‘WEIGHT beats rate,’ as the old saying goes, and it’s becoming increasingly evident heading towards May that producers across eastern Australia now seeing the benefit of green grass are holding cattle back, in order to maximise the result over the scales.
One Queensland processor contact this morning suggested the normal post-Easter turnoff cycle is probably a month to six weeks late this year, suggesting the normal seasonal rise may not appear until well into May.
Most processors appear reasonably comfortably covered for slaughter cattle for this week at current rates of kill, but some said they could handle bookings as soon as next week.
Two short consecutive working weeks with ANZAC Day (next Monday) and Labour Day holidays will help moderate supply pressure heading into May, they said.
“Cattle everywhere across eastern Australia are doing extremely well at the moment,” one processor livestock buyer said this morning.
“Not everybody is having a ‘flush’ season, but it has filled in a lot from how it looked back in February/March, and in the current environment, producers are only going to sell if they have to. They want to put as much of that potential weight onto cattle as possible before they go to market,” he said.
“And on top of that, it is still very expensive to go back into the market to try to replace cattle, so they are trying to maximise what they already have.”
Cash flow requirements was one factor keeping a moderate flow of slaughter cattle coming into the system, but any ‘surges’ in supply in coming months would likely be only temporary, and quite moderate in size.
“The season filling in the way it has, has presented a different ball-game – producers are no longer under the turnoff pressure they were just six or eight weeks ago,” another processor cattle buyer said.
Additionally, first round musters were now underway in extensive pastoral zones across the north and west, and pastoral company cattle are starting to appear in some numbers in kill rosters for the first time this year.
“There may be ‘glimpses’ of adequate slaughter cattle supply in coming months, but given the overall impact of drought on the beef herd, that’s not likely to be long-lived,” the buyer contact said.
Another factor was competition from restocker buyers, on either side of the QLD/NSW border, for cows that would otherwise find their way onto the kill floor rail. One contact said that was particularly evident on ‘middle-aged’ cows which still had a productive year or two in front of them in a breeder paddock, which was making it hard for processors to compete on those cattle at current direct consignment rates.
In better-endowed grazing areas, weightgain performance at present was as much as 1.5kg/day off grass, one cattle buyer said.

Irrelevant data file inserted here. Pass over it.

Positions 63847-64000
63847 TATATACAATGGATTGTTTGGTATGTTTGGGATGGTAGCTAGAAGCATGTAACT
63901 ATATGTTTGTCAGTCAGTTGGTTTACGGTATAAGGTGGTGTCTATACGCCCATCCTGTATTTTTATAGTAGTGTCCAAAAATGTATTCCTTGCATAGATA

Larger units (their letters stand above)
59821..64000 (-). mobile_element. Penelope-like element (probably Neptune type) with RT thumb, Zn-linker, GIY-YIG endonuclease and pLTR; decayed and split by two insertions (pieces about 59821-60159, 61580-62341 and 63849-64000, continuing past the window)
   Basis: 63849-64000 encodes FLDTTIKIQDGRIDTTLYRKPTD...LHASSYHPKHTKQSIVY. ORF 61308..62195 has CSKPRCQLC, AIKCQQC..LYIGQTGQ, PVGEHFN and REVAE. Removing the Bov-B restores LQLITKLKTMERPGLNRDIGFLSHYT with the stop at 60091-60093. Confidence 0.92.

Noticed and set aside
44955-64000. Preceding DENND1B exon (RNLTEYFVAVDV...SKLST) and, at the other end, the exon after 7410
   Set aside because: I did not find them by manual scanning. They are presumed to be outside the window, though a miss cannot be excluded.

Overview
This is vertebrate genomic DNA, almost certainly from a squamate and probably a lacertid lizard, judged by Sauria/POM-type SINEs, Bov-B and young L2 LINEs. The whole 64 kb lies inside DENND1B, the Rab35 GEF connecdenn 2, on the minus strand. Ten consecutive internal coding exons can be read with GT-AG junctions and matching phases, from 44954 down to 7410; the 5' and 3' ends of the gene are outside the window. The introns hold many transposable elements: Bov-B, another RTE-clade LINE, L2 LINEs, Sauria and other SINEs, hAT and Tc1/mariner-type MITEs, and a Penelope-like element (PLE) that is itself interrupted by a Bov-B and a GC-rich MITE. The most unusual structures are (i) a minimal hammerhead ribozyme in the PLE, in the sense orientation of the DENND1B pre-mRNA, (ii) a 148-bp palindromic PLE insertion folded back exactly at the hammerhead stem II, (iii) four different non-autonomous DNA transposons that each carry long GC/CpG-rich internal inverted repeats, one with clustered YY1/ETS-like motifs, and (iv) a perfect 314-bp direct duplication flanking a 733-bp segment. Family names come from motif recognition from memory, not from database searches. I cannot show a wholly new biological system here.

“They are absolutely flying at present, and conditions in many areas are still quite mild,” he said.
It means that a grower steer held over until early June, instead of being killed last week, could easily be 60-70kg heavier at slaughter. That could easily add another $240 to the animal’s value.
Other producers who earlier were shaping up to sell this year’s weaners at 220-230kg were now talking about selling the same cattle at 270-280kg.
Direct consignment markets steady
Most Queensland processor grids appear to be unchanged this week.
Direct consignment offers from competitive operators in southern parts of the state this morning showed heavy grassfed four-tooth steers anywhere from 635-670c/kg carcase weight (some offers HGP-free only), and good heavy cows without too much waste 580-585c/kg.
Rates in Central Queensland appear 10c/kg behind that, while in southern NSW rates around 645c are seen on heavy steers, and best cows 590c. In eastern parts of South Australia, rates are a little higher, at 655c on grassfed heavy steer and 600c/kg on heavy cows – currently the best money in Australia.
Following last week’s record-breaking run on the EYCI, there was another large yarding at Roma store sale this morning, where 6700 head were offered up 700 on a week ago. Come back tomorrow for our weekly Roma sale summary.
Backgrounders buying young 300kg steers at say, 550c/kg in today’s market (value $1650/head), planning to sell in the future as 440kg feeders at, say, 390c/kg, would make a meagre $66 a head on the deal, before costs. And some would suggest it would be optimistic to expect 390c/kg for heavy feeders in eight months’ time, when they are ready.
- There was no Tuesday NLRS weekly Eastern States kill report provided by the time this item was published. Results will be added here later, after they arrive.